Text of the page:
TrickBot malware has some “new tricks”

TrickBot has developed some new ways of infecting corporate networks with malware. It has evolved from a banking trojan to a Windows-based crimeware solution and is capable of hijacking email threads, using fake customer response forms and social engineering employees with a fake call centre. Attacks earlier this year were delivered in email campaigns (containing Excel documents) and the call centre ruse "BazaCall". More recent attacks include hijacked email threads and fraudulent website customer inquiry forms on organization’s website.

One tactic includes sending an email to a target company to tell them their website has been carrying out a DDoS attack on its servers, and “urging the recipients to click on a link for additional evidence”. Of course the link loads a ZIP archive with a malicious JavaScript downloader that follows a URL and downloads the malware.

Proposed Changes to UK GDPR

There is still time to comment on the proposed changes to UK GDPR. The consultation on the planned changes “Data: A new direction” is open until 11.45pm on 19th November:

Court of Justice of the European Union ruling on the supply of specific software

Court of Justice of the European Union has issued a ruling, which could have significant impacts for certain commercial agents who deal in the supply of specific software. In the ruing the CJEU noted that “The concept of ‘sale of goods’ relating to self-employed commercial agents, must be interpreted as meaning that it can cover the supply, in return for payment of a fee, of computer software to a customer by electronic means where that supply is accompanied by the grant of a perpetual licence to use that software.”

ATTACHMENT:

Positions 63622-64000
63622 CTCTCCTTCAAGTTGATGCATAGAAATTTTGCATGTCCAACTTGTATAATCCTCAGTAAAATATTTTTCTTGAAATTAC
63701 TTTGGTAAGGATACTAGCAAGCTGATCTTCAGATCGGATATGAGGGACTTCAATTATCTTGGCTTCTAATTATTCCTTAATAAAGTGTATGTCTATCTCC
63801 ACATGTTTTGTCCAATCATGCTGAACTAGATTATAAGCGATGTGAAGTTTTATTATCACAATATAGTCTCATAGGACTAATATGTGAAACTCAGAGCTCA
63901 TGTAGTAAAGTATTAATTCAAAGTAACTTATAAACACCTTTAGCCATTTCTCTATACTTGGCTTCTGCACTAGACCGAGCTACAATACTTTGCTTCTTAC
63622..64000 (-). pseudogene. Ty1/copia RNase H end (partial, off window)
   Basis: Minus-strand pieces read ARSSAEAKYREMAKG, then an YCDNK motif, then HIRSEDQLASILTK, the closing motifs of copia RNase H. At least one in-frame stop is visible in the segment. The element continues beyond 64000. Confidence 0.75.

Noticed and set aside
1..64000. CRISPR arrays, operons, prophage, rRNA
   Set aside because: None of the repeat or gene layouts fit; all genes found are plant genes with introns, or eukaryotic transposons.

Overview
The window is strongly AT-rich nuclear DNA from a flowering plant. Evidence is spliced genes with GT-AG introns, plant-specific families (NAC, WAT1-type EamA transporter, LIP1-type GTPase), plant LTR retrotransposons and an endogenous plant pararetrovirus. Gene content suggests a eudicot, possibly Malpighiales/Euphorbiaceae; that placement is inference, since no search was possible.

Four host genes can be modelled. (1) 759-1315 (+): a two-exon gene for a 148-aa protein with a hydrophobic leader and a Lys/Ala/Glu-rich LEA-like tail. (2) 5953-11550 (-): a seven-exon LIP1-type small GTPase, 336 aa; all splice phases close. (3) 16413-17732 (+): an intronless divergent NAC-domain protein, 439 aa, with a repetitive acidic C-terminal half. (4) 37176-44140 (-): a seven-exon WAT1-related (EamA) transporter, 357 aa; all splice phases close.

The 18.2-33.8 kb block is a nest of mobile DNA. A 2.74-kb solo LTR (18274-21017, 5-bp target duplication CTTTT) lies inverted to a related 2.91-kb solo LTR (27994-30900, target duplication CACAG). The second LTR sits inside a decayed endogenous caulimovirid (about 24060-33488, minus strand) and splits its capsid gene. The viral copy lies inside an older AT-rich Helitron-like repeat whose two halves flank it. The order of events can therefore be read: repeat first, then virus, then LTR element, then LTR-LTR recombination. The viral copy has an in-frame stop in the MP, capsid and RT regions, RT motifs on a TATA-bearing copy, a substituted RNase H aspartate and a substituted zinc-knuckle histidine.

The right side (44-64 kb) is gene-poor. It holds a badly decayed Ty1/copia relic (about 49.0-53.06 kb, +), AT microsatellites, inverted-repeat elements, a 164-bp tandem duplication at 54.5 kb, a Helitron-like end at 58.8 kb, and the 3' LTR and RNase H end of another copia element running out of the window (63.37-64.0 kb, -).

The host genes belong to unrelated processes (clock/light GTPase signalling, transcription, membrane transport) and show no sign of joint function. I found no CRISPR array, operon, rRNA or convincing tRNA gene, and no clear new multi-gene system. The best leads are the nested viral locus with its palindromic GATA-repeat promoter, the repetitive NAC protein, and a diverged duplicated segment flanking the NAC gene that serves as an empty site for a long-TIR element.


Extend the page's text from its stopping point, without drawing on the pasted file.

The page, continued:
Here are the European fines this week. Something for many of us to think about get appropriate consents, send things to the right person, take people off the list when they ask you to and stop contacting them, don’t use Linked In to sell (yes really!).


Luxembourg DPA fined an insurance company €135,000 for sending an e-mail to an uninvolved third party in error. The email included the data subject’s name, gender, detailed information and forms about illnesses. The company sent a second message to a third party which included very specific medical questions. The company did not inform the DPA of the breach in a timely manner and had insufficient “technical and organizational measures” in place to ensure a level of security appropriate to the risk.

Spanish (AEPD) fines

The Spanish authorities have issued the following fines:

  • A ski club - €10000 - for publishing a video of a minor on a website & social media without informed consent. The club had posted the picture because they wanted to be more attractive to women and had previously obtained consent from the child's father when he registered the child for the course. This consent this did not include the processing of images on SM or website.

  • Club Deportivo Sansueña - €4,000 - for adding a data subject’s phone number to a WhatsApp group without the data subject's consent.

  • Orange Espagne - €30,000 – because a subsidiary continued to call and send texts even though the data subject had asked to be deleted from the company database and the controller confirmed the deletion of the data.